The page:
Diagnostic Analysis of Space-Time Branching Processes for Earthquakes
It is natural to use a branching process to describe occurrence patterns of earthquakes, which are apparently clustered in both space and time. The clustering features of earthquakes are important for seismological studies.
Based on some empirical laws in seismicity studies, several point-process models have been proposed in literature, classifying seismicity into two components, background seismicity and clustering seismicity, where each earthquake event, no matter it is a background event or generated by another event, produces (triggers) its own offspring (aftershocks) according to some branching rules. There are further ideas on probability separation of background seismicity from the clustering seismicity assuming a constant background occurrence rate throughout the whole studied region and other authors proposed a stochastic declustering method and made the probability based declustering method practical.
In this paper, we show some useful graphical diagnostic methods for improving model formulation.
Key wordsBranching processes Patterns of earthquakes Point process models Stochastic declustering
Unable to display preview. Download preview PDF.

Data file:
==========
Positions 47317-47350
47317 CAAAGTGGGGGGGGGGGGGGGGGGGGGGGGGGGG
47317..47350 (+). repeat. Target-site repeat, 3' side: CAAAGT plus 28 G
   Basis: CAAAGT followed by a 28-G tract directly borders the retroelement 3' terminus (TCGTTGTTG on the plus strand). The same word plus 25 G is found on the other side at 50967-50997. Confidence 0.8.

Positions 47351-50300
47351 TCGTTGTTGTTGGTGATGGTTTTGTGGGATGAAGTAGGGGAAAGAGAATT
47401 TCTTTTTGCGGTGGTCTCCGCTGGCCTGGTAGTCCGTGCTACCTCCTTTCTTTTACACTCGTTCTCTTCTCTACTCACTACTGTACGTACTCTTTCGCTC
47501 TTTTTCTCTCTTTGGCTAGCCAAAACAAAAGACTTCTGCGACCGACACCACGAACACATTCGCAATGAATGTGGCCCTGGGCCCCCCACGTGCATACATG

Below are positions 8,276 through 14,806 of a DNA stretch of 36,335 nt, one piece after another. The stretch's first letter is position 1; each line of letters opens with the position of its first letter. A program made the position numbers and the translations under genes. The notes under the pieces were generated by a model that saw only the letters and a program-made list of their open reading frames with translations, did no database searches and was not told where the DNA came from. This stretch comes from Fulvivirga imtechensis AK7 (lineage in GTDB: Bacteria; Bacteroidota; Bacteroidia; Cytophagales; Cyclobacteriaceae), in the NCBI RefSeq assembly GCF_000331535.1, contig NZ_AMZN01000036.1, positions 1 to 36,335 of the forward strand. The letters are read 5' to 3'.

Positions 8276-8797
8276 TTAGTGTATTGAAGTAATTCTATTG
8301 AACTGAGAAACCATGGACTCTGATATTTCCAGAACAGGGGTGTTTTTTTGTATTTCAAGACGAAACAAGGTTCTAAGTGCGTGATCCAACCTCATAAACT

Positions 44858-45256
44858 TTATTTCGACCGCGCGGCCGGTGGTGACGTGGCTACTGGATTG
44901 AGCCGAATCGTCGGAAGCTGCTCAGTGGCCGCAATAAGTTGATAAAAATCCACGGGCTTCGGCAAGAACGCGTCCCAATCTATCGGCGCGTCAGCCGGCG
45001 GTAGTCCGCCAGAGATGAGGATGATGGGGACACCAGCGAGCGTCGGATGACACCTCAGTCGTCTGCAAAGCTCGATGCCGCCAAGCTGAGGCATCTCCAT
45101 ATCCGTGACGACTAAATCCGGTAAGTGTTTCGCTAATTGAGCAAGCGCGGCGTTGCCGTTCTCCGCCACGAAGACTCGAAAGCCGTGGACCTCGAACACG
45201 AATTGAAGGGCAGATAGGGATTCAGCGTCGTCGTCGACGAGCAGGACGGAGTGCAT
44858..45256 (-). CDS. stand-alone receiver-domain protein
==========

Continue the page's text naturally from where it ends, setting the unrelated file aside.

- A.J. Baddeley, R. Turner, J. Möller and M. Hazelton. Residual analysis for spatial point processes. Technical report, School of Mathematics & Statistics, University of Western Australia, 2004.Google Scholar
- P. Brémaud. Point Processess and Queues. Springer-Verlag, 1980.Google Scholar
- R. Console, M. Murru and A.M. Lombardi. Refining earthquake clustering models. Journal of Geophysical Research, 108(B10):doi:10.1029/2002JB002130, 2003.Google Scholar
- D.J. Daley and D. Vere-Jones. An Introduction to the Theory of Point Processes, 2nd edition. Springer, New York, 2003.Google Scholar
- Y.Y. Kagan. Likelihood analysis of earthquake catalogues. Journal of Geophysical Research, 106(B7):135–148, 1991.Google Scholar
- Y.Y. Kagan and L. Knopoff. Statistical study of the occurrence of shallow earthquakes. Geophysical Journal of the Royal Astronomical Society, 1978.Google Scholar
- F. Omori. On after-shocks of earthquakes. Journal of the College of Science, Imperial University of Tokyo, 7:111–200, 1898.Google Scholar
- S.L. Rathbun. Modeling marked spatio-temporal point patterns. Bulletin of the International Statistical Institute, 55(2):379–396, 1993.Google Scholar
- T. Utsu. Aftershock and earthquake statistics (i): Some parameters which characterize an aftershock sequence and their interrelations. Journal of the Faculty of Science, Hokkaido University, 3, Ser. VII (Geophysics):129–195, 1969.Google Scholar
- T. Utsu, Y. Ogata and R.S. Matsu’ura. The centenary of the omori formula for a decay law of aftershock activity. Journal of Physical Earth, 1995:1–33, 1995.Google Scholar
- Y. Yamanaka and K. Shimazaki. Scaling relationship between the number of aftershocks and the size of the main shock. Journal of Physical Earth, 1990:305–324, 1990.Google Scholar
- J. Zhuang, C.-P. Chang, Y. Ogata and Y.-I. Chen. A study on the background and clustering seismicity in the taiwan region by using a point process model. Journal of Geophysical Research, 110(B05S18):doi:10.1029/2004JB003157, 2005.Google Scholar
- J. Zhuang, Y. Ogata and D. Vere-Jones. Analyzing earthquake clustering features by using stochastic reconstruction. Journal of Geophysical Research, 109(No. B5):doi:10.1029/2003JB002879, 2004.Google Scholar